We join Shane MacGowan, much like a character from one of his songs, in a world where prosaic, often harsh realities vie with feverish flights of fancy. The former Pogue conducts this interview remotely, ‘sitting on a vastly uncomfortable lime green leather chair, within reach of a grey bucket, in a small but surprisingly unspeakable room. In a corner, Jimi Hendrix is repairing some broken guitar strings, while in the kitchen behind me, Bono is loading the dishwasher and a leprechaun with a gold earring is rolling what he says is a cigarette. On the walls are a selection of my wife’s multidimensional angel paintings and one or two of my drawings. Clint Eastwood is on the telly and Maggie Barry is on the record player.’
MacGowan, 64, lives in a flat in Dublin with his long-term partner, Victoria Mary Clarke. Fêted by the likes of Tom Waits and Bruce Springsteen, he was the lead singer and main songwriter in the Pogues between 1982 and 1991 – and again, more sporadically, between 2001 and 2014, when the band reformed purely as a touring act. Having suffered long spells of drug addiction, poor mental health and alcoholism, following a fall in 2015 in which he fractured his pelvis, MacGowan has been confined to a wheelchair and has since struggled to write, record or perform.
The Eternal Buzz and the Crock of Goldis his first art folio, a roughhouse visual carnival containing sketches, paintings, self-portraits, handwritten lyrics, stories, photographs and ephemera spanning six decades. The collection was not so much curated as disinterred. ‘I think Victoria had them stashed away in boxes,’ he says. ‘She’s good at keeping things. I was out of it all the time and we were on the road all the time and everything was all over the place, mainly in plastic carrier bags, so God knows how she did it.’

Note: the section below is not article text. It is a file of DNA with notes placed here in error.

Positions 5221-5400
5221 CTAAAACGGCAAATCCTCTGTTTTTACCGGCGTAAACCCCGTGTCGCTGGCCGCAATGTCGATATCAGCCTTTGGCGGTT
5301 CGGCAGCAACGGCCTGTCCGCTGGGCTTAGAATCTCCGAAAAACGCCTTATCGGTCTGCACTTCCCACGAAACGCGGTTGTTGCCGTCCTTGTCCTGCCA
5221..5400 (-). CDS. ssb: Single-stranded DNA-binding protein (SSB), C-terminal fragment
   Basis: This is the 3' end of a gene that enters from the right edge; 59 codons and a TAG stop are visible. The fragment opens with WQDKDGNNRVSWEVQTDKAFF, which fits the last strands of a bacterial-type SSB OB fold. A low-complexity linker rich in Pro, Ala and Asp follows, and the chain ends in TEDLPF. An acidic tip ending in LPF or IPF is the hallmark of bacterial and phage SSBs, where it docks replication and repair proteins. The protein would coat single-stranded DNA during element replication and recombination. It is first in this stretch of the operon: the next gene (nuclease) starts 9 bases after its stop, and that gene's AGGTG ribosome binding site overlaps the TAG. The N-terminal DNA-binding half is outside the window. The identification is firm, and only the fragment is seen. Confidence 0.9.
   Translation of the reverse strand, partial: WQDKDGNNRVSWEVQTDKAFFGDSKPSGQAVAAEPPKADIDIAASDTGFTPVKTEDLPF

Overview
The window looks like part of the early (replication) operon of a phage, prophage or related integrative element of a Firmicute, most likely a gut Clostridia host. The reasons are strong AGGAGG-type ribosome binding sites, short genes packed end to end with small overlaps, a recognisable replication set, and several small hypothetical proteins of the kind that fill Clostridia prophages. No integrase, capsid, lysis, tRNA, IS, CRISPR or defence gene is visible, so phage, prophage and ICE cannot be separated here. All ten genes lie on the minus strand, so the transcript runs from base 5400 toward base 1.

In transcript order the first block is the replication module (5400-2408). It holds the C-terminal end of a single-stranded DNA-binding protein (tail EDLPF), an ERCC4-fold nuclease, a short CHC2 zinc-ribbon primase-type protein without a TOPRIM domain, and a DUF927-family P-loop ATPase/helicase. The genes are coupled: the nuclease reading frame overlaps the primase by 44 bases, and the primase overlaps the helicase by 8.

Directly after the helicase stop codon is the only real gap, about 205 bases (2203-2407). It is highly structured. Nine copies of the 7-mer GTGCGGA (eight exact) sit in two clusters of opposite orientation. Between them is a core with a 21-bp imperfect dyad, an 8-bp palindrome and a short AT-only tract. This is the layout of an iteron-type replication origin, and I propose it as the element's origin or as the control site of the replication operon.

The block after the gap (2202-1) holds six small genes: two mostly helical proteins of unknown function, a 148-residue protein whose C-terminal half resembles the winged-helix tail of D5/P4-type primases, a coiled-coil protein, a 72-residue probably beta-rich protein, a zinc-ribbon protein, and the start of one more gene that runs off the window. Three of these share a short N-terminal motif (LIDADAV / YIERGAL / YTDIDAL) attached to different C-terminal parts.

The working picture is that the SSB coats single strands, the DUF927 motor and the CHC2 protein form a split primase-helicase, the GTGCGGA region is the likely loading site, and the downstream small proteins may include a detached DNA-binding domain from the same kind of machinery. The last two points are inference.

Art, it transpires, has been a lifelong love. ‘I came, I saw and I scribbled. Before I could speak, when I wasn’t reading Ulyssesand My Fight For Irish Freedom, I was writing stories and drawing cartoons, usually involving hurlers and IRA men, but also farmers and geese and penises and enormous tits and anything else I could think of.
‘I’ve always liked Dali the best, because he was such a magnificent character, and his stuff reminds me of being on acid. I think he was a Carlist, but I don’t know if that had anything to do with his art. I like his imagination. I like most of Picasso’s work, especially “Guernica” and the cubist stuff, again maybe because it’s so trippy. Cézanne, Monet, Manet, all the obvious impressionists. I love Caravaggio and a lot of the Italian Renaissance painters and the Irish greats like Jack Yeats – so much more important than W.B.’ Who else? He mentions Orpen, Lavery, Bridget Riley and Mick Mulcahy. Francis Bacon. ‘And, of course, Victoria! She paints angels that look like her.’